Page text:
I went to Cambodia in January 2007 with the aim of volunteering with Angkor Association for the Disabled (AAD). I had been looking for volunteer opportunities in Cambodia and had read about AAD which was based in Siem Reap. Conscious and wary of the plethora of organisations/NGOs that mask themselves under the name of charity but are only out to scam donations from unsuspecting donors/volunteers, I wanted to be sure that AAD was worth my commitment. Hence, I started doing my ‘homework’ and background check into AAD. There were a few websites about it and the feedback I received (after ‘asking around’) about it all seemed really favourable. Thus, after a few months’ of research about AAD, I decided to take my chance with it.
Touted as an NGO that is aimed at helping people with disabilities in Cambodia, AAD is fronted by its founder and director, Sem Sovantha, an amputee himself. The story sold is that Sovantha wants to help Cambodians with disabilities find self-sustainable ways of living by providing skills/job for them so that they do not have to beg on the streets. He is depicted as a ‘from zero to hero’ figure who overcame all odds to help his fellow countrymen with similar fates. Encouraged by what I read about him, I made AAD my first priority on the list of charities in Cambodia I had finalised.
I then began contacting Sovantha via the email address given on the websites. Aware that I am contacting someone from a less-developed country electronically, I did not expect prompt replies. Thus, even though AAD was tardy with replies (out of all my emails sent, I only received a reply, and it was a blank email with nothing at all), I did not blame them and found excuses for the tardiness (lack of proper IT infrastructure and knowledge/do not check emails often/poor grasp of the English language/etc). Fortunately, I met a kind lady, Rachel (who was living in Siem Reap and knew Sovantha) online who was instrumental in making my trip possible. It was only through the efforts of Rachel that eventually got me there - she was very helpful and kindly/tirelessly helped with co-ordinating everything on behalf of AAD when she learnt that I was unable to contact Sovantha. It was as if she was the co-ordinator from AAD, rather than him. It took me months to be able to finalise the trip, with much help from Rachel.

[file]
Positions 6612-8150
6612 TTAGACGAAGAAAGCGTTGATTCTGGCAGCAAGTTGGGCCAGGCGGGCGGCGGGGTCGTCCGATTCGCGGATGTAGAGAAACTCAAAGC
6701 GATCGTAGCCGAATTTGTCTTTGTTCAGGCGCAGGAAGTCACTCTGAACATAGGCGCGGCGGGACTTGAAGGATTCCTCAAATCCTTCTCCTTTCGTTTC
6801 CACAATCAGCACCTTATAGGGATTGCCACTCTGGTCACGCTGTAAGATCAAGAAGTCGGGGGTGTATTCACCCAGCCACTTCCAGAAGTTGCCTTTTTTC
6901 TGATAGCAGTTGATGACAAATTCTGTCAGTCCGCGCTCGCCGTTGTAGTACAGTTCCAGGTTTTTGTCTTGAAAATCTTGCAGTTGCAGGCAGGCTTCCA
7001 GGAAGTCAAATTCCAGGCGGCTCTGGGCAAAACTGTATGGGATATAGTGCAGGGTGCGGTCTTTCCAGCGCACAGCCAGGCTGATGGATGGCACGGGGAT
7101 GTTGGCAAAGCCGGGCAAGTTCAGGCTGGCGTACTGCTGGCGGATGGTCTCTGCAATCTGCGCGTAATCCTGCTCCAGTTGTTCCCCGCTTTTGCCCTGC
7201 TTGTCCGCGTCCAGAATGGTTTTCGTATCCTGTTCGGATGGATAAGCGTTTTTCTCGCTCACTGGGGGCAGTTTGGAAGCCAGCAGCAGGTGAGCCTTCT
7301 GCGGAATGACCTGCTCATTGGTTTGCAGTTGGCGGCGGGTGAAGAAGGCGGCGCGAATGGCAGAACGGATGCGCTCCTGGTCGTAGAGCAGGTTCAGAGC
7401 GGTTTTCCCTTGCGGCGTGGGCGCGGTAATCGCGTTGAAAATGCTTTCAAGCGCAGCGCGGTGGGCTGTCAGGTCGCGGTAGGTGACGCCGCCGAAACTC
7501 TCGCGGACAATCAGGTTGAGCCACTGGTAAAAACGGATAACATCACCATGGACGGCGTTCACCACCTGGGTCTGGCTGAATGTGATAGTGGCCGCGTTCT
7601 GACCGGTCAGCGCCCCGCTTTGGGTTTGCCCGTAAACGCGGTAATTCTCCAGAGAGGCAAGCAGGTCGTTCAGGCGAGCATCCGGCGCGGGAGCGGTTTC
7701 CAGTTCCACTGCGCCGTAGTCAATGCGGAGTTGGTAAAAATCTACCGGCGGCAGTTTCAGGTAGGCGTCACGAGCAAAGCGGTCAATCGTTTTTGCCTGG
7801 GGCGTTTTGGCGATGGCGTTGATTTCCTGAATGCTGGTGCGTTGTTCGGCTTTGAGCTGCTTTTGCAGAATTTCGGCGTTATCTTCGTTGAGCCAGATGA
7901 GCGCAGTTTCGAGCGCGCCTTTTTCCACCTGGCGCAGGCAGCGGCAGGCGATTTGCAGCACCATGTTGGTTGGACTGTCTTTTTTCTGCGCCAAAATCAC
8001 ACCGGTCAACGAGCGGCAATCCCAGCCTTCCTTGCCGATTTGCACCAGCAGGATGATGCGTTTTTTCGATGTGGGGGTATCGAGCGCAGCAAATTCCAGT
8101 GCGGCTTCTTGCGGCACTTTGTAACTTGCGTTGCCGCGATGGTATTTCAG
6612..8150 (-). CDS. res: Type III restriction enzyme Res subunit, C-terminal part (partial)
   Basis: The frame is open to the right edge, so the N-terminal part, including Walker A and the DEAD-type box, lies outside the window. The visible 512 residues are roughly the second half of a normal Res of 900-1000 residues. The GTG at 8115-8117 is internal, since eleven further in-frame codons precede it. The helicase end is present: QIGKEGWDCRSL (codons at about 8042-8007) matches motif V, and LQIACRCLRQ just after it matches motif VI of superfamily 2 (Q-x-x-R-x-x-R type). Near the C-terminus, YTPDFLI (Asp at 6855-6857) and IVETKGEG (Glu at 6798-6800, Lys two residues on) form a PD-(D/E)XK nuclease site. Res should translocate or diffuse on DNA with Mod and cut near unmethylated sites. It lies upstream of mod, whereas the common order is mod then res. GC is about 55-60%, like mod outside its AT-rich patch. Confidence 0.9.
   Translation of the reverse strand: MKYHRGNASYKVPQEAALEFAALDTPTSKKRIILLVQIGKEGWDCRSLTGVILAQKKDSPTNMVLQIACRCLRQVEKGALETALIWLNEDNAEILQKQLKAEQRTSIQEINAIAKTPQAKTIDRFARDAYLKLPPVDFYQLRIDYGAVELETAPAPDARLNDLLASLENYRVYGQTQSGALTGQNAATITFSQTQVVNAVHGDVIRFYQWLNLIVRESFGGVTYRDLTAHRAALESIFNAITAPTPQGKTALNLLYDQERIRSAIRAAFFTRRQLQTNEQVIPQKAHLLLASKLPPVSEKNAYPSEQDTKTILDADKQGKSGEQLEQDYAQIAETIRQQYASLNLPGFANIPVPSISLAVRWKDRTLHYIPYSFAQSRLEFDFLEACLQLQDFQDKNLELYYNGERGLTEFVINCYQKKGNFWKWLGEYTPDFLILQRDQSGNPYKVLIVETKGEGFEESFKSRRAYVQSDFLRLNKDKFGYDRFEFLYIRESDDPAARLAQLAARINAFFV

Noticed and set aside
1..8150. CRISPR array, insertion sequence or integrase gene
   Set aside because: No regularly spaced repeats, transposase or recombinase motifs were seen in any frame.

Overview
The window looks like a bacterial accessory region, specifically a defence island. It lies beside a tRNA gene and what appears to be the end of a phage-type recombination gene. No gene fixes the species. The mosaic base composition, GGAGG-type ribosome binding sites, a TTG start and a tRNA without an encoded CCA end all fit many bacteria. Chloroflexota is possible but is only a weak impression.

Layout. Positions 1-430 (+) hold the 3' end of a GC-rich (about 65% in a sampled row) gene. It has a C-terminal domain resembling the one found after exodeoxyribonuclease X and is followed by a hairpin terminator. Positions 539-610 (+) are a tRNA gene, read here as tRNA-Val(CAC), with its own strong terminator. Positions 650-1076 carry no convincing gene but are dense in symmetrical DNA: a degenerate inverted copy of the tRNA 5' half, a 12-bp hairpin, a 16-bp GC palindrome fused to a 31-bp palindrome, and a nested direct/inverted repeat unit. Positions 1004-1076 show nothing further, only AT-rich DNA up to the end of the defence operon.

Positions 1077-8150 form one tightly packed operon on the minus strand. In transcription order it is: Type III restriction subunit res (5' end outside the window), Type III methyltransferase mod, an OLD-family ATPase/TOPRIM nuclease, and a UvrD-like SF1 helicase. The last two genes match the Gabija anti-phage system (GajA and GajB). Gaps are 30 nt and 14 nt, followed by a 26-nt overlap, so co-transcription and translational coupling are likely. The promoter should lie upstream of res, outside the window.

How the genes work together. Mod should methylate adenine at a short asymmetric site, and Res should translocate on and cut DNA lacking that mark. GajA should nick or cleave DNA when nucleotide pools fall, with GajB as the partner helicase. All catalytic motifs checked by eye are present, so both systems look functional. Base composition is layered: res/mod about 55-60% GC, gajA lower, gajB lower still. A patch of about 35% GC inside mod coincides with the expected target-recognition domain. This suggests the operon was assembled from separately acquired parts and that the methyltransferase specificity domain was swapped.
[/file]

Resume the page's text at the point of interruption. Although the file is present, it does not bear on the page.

When I finally arrived in Siem Reap, I found things to be very different from what I have learnt from the web (as they always are). I found my way to Rachel’s place and learnt that Sovantha was out of town and would not be back for another four or five days, even though he had known about my arrival date beforehand. That would be my first taste of how extremely disorganised AAD really is. So I was left to my own devices till he got back. Thankfully, Rachel kindly helped me to get settled down.